The movement to divest from fossil fuels has been sweeping the country, with many universities and colleges—including the NESCAC’s own, Middlebury—pledging to divest.
The divestment movement was re-invigorated at Wesleyan last semester, when student group WesDivest led an informational meeting in November to talk about its work. Since then, the club has worked to rebrand itself by separating itself from other divestment movements.
The club has also made their primary goal clear: to pressure President Michael Roth ’78 and the Board of Trustees into divesting Wesleyan’s endowment from fossil fuels. Also, by joining forces with Climate Action Group (CAG), WesDivest is currently pushing Wesleyan to commit to using 100 percent renewable energy by 2050.
This past week, the groups organized a panel discussion to stimulate conversation around divestment, climate justice, and climate change on campus. The panelists—Sanya Bery ’21, Professor of Earth and Environmental Sciences Dana Royer, Director of the Resource Center Demetrius Colvin, and Mya Valentin ’19—represented a variety of different groups on campus and provided various insights on climate change.
Divestment was a prevalent theme throughout the talk. Although the WSA recently passed a bill to divest the assembly’s budget from fossil fuels and to invest in socially responsible funds, Wesleyan as a whole has yet to divest. Roth and members of the Board of Trustees have cited various reasons for this decision, including a concern that Wesleyan’s decision to divest would not have a large impact on the fossil fuel industry, which would make the impact of the divestment largely symbolic. Bery, an Environmental Studies and government major who will serve as the chair of the Committee for Investor Responsibility for the upcoming academic year, refuted this reasoning by emphasizing the importance of symbolic action.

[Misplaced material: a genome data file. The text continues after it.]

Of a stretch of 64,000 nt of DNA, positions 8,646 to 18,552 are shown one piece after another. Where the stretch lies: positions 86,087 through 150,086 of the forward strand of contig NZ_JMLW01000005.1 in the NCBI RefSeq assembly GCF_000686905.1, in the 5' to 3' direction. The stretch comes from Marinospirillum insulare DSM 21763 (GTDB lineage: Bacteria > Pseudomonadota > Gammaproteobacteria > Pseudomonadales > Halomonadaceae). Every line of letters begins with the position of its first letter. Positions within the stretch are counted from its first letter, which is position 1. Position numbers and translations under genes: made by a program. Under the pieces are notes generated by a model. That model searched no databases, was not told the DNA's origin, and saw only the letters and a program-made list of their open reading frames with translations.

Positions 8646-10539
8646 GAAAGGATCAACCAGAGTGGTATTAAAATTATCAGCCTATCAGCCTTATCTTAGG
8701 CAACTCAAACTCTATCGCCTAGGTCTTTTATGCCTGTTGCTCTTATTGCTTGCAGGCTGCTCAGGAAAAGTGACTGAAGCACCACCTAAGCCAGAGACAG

“Symbolic action is important specifically when we are talking about environmental change,” Bery said. “If we as a school say we don’t agree with fossil fuels, we’re going to attract so many people to this school who that resonates with…. It will just start a reaction.”
Bery also noted that Wesleyan has already divested from the tobacco and nicotine industry.
“We divested earlier from a lot of companies that are invested in nicotine because they [the Board of Trustees] were like ‘oh, that’s a health issue we don’t want to support that,’ but climate change is the biggest health issue we are going to face, ever,” she said. “It impacts everyone.”
When asked whether battling climate change would require a general shift in consciousness, almost everyone in the room nodded yes.
“I think that one of the things that makes climate change so difficult to respond to is that it’s so hard to visualize, especially because not only are the effects occurring in the long term, those effects occur so slowly over time,” said Valentin, a Studio Art and Environmental Studies major and the Spirituality and Sustainability Intern at the Resource Center.
“Part of that shift in consciousness has to be a way to visualize these effects,” Valentin said. “Change needs to happen in the sense of visualizing it, but also in the sense of being able to visualize it and connect it to why it would matter to you. I think everyone needs a sense of purpose in the cause, or else there’s no reason.”
In addition to a shift in consciousness, many of the panelists agreed there is a need for a shift in the way we define and talk about issues related to climate change.